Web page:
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  1. #21
    John Austin's Avatar
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    Scanning or enlarging?

    If you take the noble path, try working with a diffusion enlarger and see if that gives you the tonail quality you are striving for

    Another way of lifting shadow contrast is with very careful wiping with dilute Pot' ferricyanide reducer, or the modified version which is the bleach part of sepia toner - This is what gives the highlights to the muddy grass at Severn Beach and Steart Flats in thse late 1970s images

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    In my experience older lenses do have more flare which fills in the shadows a but, but also softens them, so if you modify your processing too much the shadows may become muddy - However only testing in your environment will give you true answers

    John

  2. #22
    mfohl's Avatar
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    Thanks for all the good info, Folks. I have a lot of experimenting to do!

    Cheers,

    -- Mark

  3. #23

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    I've always been curious about the old FSA photos. Was the film different back then? I've heard of old emulsions like Kodak Super XX has thicker emulsions which was better for compensating developers.
    Some developing techniques such as using a water bath to cut contrast would have worked better with older thick emulsions. Also, old optics exhibit flair slightly raising the density of low values. We don't know what developer was normally used. D-23 may be a guess for brightly lit conditions. The lab men may have used development by inspection given the variables of equipment, photographers, and location.

    I normally shoot Tri-X with an EI of 250, and I now develop in D-76 mixed one to one with water (now that my Microdol-X is no longer available). I develop for about 10 minutes at 68-70 degrees. And I'm going to expose at 125, which should give me better shadow density.
    With your normal EI and developing time the look will change if you use a condenser vs diffused light source. An EI of 125 may go too far but it depends on your equipment. For an EI of 125 a 20-30% reduction in development time seems a good start.

    Fiber paper provides better shadow separation. Also, older papers did not have the D-Max current papers have.

    I find it curious many vintage prints are printed down (dark low tones) with pearl highlights vs white. Maybe its the museum lighting.
    Last edited by Richard Jepsen; 03-10-2012 at 06:47 AM. Click to view previous post history.
    RJ

  4. #24
    jp498's Avatar
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    Quote Originally Posted by Richard Jepsen View Post
    Fiber paper provides better shadow separation. Also, older papers did not have the D-Max current papers have.

    I find it curious many vintage prints are printed down (dark low tones) with pearl highlights vs white. Maybe its the museum lighting.
    It is often museum lighting that makes things look that way. Once in a while you'll find a museum that doesn't exhibit photography in a dungeon.

  5. #25

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    Quote Originally Posted by Thomas Bertilsson View Post
    It is for sure true that lenses were different back then. I often use a 50mm Summitar f/2 lens, and the shadows are a lot more open than with a modern Nokton, for example.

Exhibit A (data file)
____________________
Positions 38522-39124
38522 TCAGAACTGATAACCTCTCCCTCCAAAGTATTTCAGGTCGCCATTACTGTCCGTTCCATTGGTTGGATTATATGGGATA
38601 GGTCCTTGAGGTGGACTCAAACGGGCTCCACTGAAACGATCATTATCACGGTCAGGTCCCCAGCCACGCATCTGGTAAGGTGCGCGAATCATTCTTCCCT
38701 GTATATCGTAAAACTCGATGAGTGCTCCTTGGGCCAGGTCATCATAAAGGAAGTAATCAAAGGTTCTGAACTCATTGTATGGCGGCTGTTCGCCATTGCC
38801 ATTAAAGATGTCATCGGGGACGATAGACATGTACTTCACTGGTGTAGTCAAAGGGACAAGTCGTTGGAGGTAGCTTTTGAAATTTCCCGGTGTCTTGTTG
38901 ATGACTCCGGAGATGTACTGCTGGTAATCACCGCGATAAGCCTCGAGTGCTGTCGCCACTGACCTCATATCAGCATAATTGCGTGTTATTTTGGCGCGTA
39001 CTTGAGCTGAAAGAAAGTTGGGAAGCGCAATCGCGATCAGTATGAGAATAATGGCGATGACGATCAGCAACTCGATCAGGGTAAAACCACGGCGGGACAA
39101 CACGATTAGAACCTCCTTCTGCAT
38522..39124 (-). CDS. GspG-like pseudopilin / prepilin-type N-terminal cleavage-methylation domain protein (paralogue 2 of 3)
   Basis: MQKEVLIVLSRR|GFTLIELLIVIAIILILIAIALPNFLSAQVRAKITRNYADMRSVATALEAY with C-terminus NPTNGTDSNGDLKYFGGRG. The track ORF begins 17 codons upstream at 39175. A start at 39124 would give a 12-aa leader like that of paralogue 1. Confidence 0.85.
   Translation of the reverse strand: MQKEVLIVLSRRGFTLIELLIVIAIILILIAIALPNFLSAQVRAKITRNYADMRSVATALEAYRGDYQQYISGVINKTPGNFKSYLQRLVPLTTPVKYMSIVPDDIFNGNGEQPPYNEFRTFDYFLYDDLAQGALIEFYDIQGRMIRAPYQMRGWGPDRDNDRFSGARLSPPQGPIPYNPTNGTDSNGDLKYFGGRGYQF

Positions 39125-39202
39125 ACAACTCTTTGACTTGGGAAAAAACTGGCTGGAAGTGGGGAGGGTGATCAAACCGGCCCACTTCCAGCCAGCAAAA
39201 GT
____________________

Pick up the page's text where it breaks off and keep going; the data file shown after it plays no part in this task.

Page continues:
...
    Typical lenses were uncoated Tessar or three-element types, although more complex lenses were often used. The uncoated lenses had enough additional flare to reduce the contrast noticeably and to flash the shadow areas a bit.

    Films of the time had thick emulsions, often double coated with more than one emulsion. The films varied quite a lot, from relatively low speed, wide range films like Ansco Supreme and Isopan (ASA 50) and Kodak Panatomic-X (sheet) (ASA 40) through Ansco Superpan Press (ASA 125) and Kodak Super-XX (ASA 100) to high speed press films like Kodak Super Panchro Press Type B (ASA 250). The film speed measurements were different then, as well, so that films generally received fuller exposure than they do now. Development was also a bit different. Many still used D-1 (or its equivalent) pyro developer. D-76 and Ansco 17 were recommended for many films, but Ansco 17M and DK-50 were probably more popular. DK-60a was frequently used in press work.

  6. #26

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    Marco B's example doesn't look at all like the 30's photos, but it is an outstanding example of good technique. (You feel you are there.) Overexposure by one stop is a frequent method to make sure you get adequate shadow detail and sufficiently open shadows with little (but not zero) chance of screwing up the highlights. Bracketing is certainly a well proven technique in uncertain exposure situations. Increasing the exposure while decreasing the development works for certain situations, but it takes some knowledge and experience to make it work consistently. That doesn't mean you shouldn't try. Sheet film makes experimentation like this more economical and easier.

  7. #27

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    In the 30s the small camera was considered a 4x5. My bet is there is a broader tonal spread from 8x10 negatives than 35mm. Shadows are likely affected
    RJ

  8. #28

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    I think it's all in the format. Back then it was all medium and large format with all the formidable things that come with it.

    Edit: I'm glad that someone picked this up...

  9. #29
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    Has anybody mentioned pre-flashing film to boost shadow detail?

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